10 Tips for Using Long Telephoto Lenses
- By: Luis Argerich
Long telephoto lenses are typically used for wildlife and bird photography but they can also be used for macro shots and landscapes, here are a few tips to improve your long focal length shots.
1. Use a fast Shutter Speed
With a long lens freezing the subject motion is critical and even when the subject is not moving you have to avoid vibrations and camera-shake. This means you have to use fast shooter speeds even with static subjects. Try to keep the speed at 1/500 or faster increasing the ISO if needed.
2. Lens Wide Open is Better
With shorter focal lengths using the lens “sweet spot” is a good idea to get sharper photos, that’s usually 1 or 2 stops past the lens maximum aperture, mostly around F8. With a long lens it’s better to use it wide open to get a faster shutter speed. Sharpness with long lenses is all about motion blur, the fastest you can shoot the better.
3. Use a Tripod
A long lens needs support for two big reasons. One is that they are easier to use if you have a support to rest the lens and camera weight. The second reason is to dump vibrations faster. A tripod or monopod is strongly recomended when you use a long lens.
4. Try Macro Shots
A long lens can be used as an excellent macro lens adding an extension tube, you can get really good magnification and excellent distance from your subject.
5. Stack the Focus
When you use a long lens you will have a very thin depth of field. If you need everything in focus in your shot you have to take several shots and then stack the focus. This is a very common process in macrophotography and it can also be used for landscapes. To stack the focus you can do it manually or using specific software such as CombineZP (free).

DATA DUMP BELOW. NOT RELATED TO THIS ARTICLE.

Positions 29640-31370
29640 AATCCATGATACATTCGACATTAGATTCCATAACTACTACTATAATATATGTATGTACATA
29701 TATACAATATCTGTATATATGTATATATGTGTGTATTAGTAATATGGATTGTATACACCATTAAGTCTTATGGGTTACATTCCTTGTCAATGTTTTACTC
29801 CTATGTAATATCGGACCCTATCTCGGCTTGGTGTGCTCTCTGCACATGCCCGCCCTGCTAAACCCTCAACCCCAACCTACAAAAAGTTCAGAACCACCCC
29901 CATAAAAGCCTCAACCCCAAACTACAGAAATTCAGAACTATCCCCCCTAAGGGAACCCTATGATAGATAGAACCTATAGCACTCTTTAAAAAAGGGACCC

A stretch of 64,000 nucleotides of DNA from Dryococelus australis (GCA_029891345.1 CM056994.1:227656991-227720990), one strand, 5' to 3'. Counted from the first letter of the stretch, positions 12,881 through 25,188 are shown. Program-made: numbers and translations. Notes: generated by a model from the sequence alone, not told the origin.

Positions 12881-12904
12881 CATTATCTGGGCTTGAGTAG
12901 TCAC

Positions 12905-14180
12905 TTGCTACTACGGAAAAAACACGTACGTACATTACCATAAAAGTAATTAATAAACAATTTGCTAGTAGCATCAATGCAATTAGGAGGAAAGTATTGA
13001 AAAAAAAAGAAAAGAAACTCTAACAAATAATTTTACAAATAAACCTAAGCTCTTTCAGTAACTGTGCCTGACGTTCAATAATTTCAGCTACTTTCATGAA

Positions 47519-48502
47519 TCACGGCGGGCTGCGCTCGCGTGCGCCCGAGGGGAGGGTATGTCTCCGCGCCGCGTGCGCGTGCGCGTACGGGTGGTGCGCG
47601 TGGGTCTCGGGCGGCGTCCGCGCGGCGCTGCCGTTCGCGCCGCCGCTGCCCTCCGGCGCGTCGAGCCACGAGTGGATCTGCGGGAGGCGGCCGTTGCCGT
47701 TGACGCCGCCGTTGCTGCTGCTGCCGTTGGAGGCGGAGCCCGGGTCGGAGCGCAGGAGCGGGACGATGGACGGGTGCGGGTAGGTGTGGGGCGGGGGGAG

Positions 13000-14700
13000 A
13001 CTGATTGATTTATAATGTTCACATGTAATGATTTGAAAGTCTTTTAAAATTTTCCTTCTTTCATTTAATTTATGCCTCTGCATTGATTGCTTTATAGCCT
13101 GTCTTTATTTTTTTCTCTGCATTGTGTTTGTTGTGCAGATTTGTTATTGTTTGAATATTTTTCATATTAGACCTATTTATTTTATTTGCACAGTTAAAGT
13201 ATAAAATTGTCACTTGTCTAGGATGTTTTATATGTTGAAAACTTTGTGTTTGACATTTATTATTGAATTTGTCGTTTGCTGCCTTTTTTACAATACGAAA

6. Shoot the Moon
The moon is always a great subject with a long lens.
See this article for some good tips about shooting the moon:
7. Juxtapose Elements
When you use a long lens you can create a sense of depth by having something in front of your subject. Look for a branch, grass, clouds or something that will not cover the subject completely.
8. Decide what to Blur
If you have a thin depth of field you will have a blurred foreground or a blurred background. The “normal” thing is to have a sharp foreground and a blurred background but sometimes your main subject is the background and the opposite thing works.
9. Shoot Bursts
Always shoot in burst modes, due to camera shake, subject movement and other factors you will find that the shots in the middle of your bursts are usually sharper than the first and last shots.
10. Pre-Focus Manually
When you use auto-focus for moving subjects do a quick manual pre-focus at the distance your subject will be, then the AF will work faster and you will get more time for the right shot.Share This Post on Facebook